Spike Volleyball from Bigben Interactive and Black Sheep Studio is billed as the first indoor volleyball simulation game on console. Learn more in our Spike Volleyball review!
Have you ever played some volleyball? I played a lot of it both at school and outside of it since it’s a perfect sport to play during the spring and summer seasons. I had a blast playing the sport during my younger years, but since nowadays I’m not quite as fit as I once was, so I was more than happy to sit down and play a video game version of the game, and Spike Volleyball is the game that enables that experience. It’s an indoor volleyball simulation game now out on PlayStation 4 that gives you a chance to dive into the sport in style!
Let’s get one thing straight: Spike Volleyball is not a big budget AAA title. Volleyball is not a sport that can compete with the pull of the likes of soccer, baseball, hockey or even rugby, so it’s not likely we’ll ever get a volleyball game that gets the FIFA series treatment. Bigben Interactive has decided to step in an publish the project from Black Sheep Studio at a more affordable $39.99 on PlayStation 4.
Spike Volleyball is, for the most part, fairly simple in terms of gameplay. There are certainly some areas that I thought could do with some improvement such as, for example, how as soon as you boot up you’re chucked right into a first friendly match. I would have liked to have the option of checking out the game’s settings to customize my experience, or to see a tutorial of sorts that goes over the basics of the game. You have to learn the game as you go, which might rub some people the wrong way.
As for the gameplay itself, you can hit the action button just before the ball reaches one of your team players to set it up and then spike it if you want to. Your players will display X, Circle or Triangle depending on which way the ball is going to land, and then you hit the corresponding button to spike it, ideally over to the other side of the net so that you can score a point. The first team to reach the set number of points wins the match, which is not as easy as you think since sometimes you will run into longer rallies where the ball is played on both sides of the court without either team managing to outsmart the other side.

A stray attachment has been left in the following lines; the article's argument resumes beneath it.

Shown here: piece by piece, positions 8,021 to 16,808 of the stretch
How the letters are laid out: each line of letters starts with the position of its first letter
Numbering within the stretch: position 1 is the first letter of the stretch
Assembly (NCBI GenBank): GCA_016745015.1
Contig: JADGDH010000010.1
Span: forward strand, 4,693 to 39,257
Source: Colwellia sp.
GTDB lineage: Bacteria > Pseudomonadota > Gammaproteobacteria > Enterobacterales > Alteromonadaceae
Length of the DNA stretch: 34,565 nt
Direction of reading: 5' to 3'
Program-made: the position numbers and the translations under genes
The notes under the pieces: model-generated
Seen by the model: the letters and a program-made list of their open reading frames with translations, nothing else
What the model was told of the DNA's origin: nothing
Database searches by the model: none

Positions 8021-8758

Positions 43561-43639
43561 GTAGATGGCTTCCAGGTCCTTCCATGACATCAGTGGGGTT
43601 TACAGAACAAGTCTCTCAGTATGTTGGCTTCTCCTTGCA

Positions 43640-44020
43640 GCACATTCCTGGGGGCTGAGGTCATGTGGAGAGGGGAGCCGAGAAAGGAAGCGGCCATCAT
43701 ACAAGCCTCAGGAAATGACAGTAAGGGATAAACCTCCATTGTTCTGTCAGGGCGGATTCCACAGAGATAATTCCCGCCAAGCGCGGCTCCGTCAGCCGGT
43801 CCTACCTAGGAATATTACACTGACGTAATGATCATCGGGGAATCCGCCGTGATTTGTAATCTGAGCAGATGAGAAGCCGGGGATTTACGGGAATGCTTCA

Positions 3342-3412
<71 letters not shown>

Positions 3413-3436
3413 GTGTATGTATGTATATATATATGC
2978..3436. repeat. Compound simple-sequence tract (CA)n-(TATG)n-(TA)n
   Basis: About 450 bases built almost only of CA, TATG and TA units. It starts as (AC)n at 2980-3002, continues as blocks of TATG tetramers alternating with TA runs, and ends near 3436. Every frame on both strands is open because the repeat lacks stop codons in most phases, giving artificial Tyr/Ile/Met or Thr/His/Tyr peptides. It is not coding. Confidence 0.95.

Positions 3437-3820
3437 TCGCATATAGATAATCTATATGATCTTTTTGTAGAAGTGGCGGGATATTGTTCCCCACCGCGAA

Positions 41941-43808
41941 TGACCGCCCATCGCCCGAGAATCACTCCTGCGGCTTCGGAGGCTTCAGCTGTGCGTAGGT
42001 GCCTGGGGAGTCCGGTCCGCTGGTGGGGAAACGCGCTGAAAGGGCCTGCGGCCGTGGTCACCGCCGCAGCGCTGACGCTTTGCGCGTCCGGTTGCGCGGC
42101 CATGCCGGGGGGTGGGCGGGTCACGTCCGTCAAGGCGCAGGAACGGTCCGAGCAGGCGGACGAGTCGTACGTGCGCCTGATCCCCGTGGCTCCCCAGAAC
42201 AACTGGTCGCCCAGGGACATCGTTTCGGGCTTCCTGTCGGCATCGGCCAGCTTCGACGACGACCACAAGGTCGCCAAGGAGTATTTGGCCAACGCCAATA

Let’s not forget that you will need to try and bluff the other team by using your players to keep your opponents guessing, or else you won’t be able to score. You can also organize your team players into formations to cut off any incoming spikes so that you can quickly play offense and defense as needed. It’s a nice change of pace as you try to score while also keeping your players ready to defend in case the opposing team strikes back, so you’ll be busy for a while!
Judging the ball’s trajectory from the perspective available in the game will sometimes prove to be a bit tricky, but with some trial and error and extra practice, you will start to get the hang of things. The game also has an online multiplayer component so that you can take your skills and compare them against players from around the world, in case you’re not up for playing against bots controlled by the CPU. You can also change the difficulty of the bot team, which is automatically set to average by default if you want to increase the offline challenge.
Spike Volleyball is not a bad game, but it’s one that could use some improvements. Some changes to the camera angles would go a long way, as would adding a tutorial at the start of the experience. Something else I didn’t like is that the text was a bit on the small size, which will force you to sit up closer to your TV to read what is going on. The game is a nice simulation of the indoors variety of volleyball, offering a lot of teams to choose from, and it’s only $39.99, but it’s certainly not perfect.
This Spike Volleyball review is based on a PlayStation 4 copy provided by Bigben Interactive.